Marmots are fascinating creatures as of their unique behavior and adaptation nature. These oversize ground squirrels fit in the medium-sized rodents category and mostly dwell in mountainous regions of North America and Eurasia.
Since the weather of the Marmots’ habitat is not favorable because of food scarcity and extreme temperatures, many ask, do marmots hibernate? Yes. They are among a few rodents that hibernate during winter to survive.
By understanding the marmot habitat preferences, hibernation and adaptations, you can better learn to conserve their habitats. And for that purpose, in this article, we will shed light on marmot behavior and adaptations during hibernation. Let’s get to it!
Marmots are among a handful of rodents or mammals that hibernate in chilly months. Since during hibernation, Marmots are not active; they leverage their body reserves to keep them alive.
Below we are discussing some important points of marmot hibernation:
The Physiology of Marmot Hibernation
During hibernation, the rodent enters into a torpor (inactive state). Simply put, it is a deep sleep-like state where marmots drop their body temperature, heart rate, and breathing to shallow levels.
But what good does that do to them? Hibernation is an important aspect of Marmot winter survival strategy. Marmots can save energy and better survive the harsh winter months of Alpine woods when there is no food and temperatures are in minus degrees.
Since marmots are inert during this time, they do not eat or drink anything. They depend totally on their body fat reserves to survive. However, marmots do wake up momentarily after a few weeks.
During this brief awakening, they drink water to hydrate and excrete waste. But remember that they do not come to the senses as they remain in a deep sleep-like state during awakening. Without hibernation, the Marmots can’t survive the Harsh Alpine winters when food and water are scarce.
Patterns and Duration of Marmot Hibernation
Typically, the marmot hibernates for 5-9 months, starting from late fall to early spring. The hibernation period of the marmots depends on a few factors, such as:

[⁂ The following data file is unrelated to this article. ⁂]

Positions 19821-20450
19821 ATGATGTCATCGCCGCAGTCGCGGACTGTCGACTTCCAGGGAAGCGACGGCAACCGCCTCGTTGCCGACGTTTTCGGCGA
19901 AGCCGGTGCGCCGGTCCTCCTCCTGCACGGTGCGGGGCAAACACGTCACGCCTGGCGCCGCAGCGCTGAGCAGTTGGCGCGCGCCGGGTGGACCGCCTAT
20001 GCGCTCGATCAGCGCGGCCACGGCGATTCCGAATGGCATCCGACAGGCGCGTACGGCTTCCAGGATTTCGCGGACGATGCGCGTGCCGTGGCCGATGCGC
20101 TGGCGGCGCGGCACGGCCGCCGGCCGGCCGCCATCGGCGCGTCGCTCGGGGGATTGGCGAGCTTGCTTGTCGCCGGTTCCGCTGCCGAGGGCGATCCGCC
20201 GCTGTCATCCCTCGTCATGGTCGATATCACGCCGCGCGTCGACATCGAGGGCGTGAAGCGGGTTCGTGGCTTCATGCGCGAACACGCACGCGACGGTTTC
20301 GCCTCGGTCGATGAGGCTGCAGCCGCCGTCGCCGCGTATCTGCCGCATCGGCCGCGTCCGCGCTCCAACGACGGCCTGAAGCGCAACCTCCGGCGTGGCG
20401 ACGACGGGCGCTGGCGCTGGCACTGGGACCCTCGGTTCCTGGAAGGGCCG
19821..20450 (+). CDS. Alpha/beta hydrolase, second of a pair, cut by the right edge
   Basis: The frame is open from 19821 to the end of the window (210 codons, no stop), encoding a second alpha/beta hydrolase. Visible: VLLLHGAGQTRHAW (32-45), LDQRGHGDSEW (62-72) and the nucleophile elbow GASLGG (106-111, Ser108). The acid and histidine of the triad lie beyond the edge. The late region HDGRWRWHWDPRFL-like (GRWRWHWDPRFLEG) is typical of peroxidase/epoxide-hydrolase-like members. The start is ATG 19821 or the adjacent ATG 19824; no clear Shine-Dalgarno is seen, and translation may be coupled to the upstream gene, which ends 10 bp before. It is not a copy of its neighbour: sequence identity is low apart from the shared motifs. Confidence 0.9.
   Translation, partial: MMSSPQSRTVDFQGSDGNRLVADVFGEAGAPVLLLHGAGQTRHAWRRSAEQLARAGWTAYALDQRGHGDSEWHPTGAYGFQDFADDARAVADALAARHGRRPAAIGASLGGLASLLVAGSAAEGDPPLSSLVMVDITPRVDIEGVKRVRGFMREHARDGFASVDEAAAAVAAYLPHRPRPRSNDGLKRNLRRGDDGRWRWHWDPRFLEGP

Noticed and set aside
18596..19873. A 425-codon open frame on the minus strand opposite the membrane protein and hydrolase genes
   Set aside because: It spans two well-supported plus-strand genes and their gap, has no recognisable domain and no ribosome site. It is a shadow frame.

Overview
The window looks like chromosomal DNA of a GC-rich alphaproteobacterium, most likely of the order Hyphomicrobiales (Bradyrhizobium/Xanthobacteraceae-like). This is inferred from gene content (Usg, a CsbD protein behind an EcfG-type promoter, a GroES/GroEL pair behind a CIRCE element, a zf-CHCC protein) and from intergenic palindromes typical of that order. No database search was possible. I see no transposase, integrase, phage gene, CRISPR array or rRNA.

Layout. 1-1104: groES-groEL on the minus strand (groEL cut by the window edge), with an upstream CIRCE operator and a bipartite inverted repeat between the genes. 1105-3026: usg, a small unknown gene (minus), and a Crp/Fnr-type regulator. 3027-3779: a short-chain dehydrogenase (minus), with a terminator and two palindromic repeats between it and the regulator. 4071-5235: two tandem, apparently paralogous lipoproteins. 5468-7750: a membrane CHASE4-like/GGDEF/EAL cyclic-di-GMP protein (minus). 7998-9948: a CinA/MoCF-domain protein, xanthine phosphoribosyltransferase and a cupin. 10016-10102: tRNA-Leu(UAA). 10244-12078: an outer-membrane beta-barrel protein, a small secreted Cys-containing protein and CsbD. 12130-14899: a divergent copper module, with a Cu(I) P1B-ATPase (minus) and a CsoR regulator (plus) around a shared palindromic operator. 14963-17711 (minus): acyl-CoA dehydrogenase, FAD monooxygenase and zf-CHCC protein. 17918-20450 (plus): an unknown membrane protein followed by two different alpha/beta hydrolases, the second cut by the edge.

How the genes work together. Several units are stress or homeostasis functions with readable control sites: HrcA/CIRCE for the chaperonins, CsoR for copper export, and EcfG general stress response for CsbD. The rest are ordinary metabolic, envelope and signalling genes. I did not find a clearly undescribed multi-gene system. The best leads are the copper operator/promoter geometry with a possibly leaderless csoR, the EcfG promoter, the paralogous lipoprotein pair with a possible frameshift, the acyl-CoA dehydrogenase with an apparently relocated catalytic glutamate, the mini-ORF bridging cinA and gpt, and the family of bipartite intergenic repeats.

- Marmot specie
- Geographic location
- Weather and environmental conditions
For instance, the Olympic marmot primarily found in the USA sleeps for nine months. On the other hand, the British Columbian hoary marmot will hibernate for around six months.
Besides, the hibernation period also hinges on environmental factors like temperature, snow, and food accessibility. For instance, in warmer regions of America, the marmot will hibernate later in the fall month, while in colder parts like Eurasia, they will hibernate earlier.
Moreover, the marmots start accumulating food and building fat in the summer months to prepare for the long haul. Furthermore, they also make comfortable nesting spots and elaborate burrows in wildlife habitat with multiple chambers where they will hibernate for a long time.
Goods and Bad of Marmot Hibernation
When the Marmot enters into a hibernation state, two things happen to them.
- First, their body temperature decreases significantly to as low as 5-7 degrees Celsius. Second, their heart rate and breathing can become shallow too, which can get to as low as one breath per minute.
- Marmots can stay hibernated for up to 8 months out of the year, starting from the end of fall to the start of spring or when food gets scarce until food becomes available.
- One of the major advantages of Marmot hibernation adaptations is their ability to fight mountain habitats. They can fight through the winter ecology for months without food.
But this mammal behavior is not without the downfalls, such as :
Poor Immune System
During hibernation, when the metabolism and pulse of marmots are down, their guard against viruses and bacteria is also down. Result? They are more susceptible to disease and infection.
Since marmots will use their fat reserves to survive the winters, it will make them weak and lean. In fact, it will take a lot of work for marmots to thrive and breed successfully.
Conservation and Management of Marmots and Their Habitats
Marmots are enticing creatures, but some species are endangered and need conservation efforts. For example, the Vancouver Island marmot is critically endangered as per Canadian Species at Risk Act.
Moreover, the Olympic marmot is also endangered (second rarest) according to the U.S. Endangered Species Act. In contrast, the Himalayan marmot is the least vulnerable on the IUCN Red List of Threatened Species.
But what is the contributing factor for such species endangerment? Some of the significant factors are:
- Habitat loss
- Climate change
- Human disturbance
If a marmot encounters habitat loss and fragmentation, it might not have access to food and water. Moreover, any environmental change will disturb their hibernation cycles leading to a reduced survival rate.
And lastly, human interventions will make them vulnerable to predators leading to species endangerment.
So for marmots to survive for long, it is essential they hibernate enough. By maintaining their wildlife behavior of hibernation and public education, we can ensure these members of alpine ecosystems survive for long.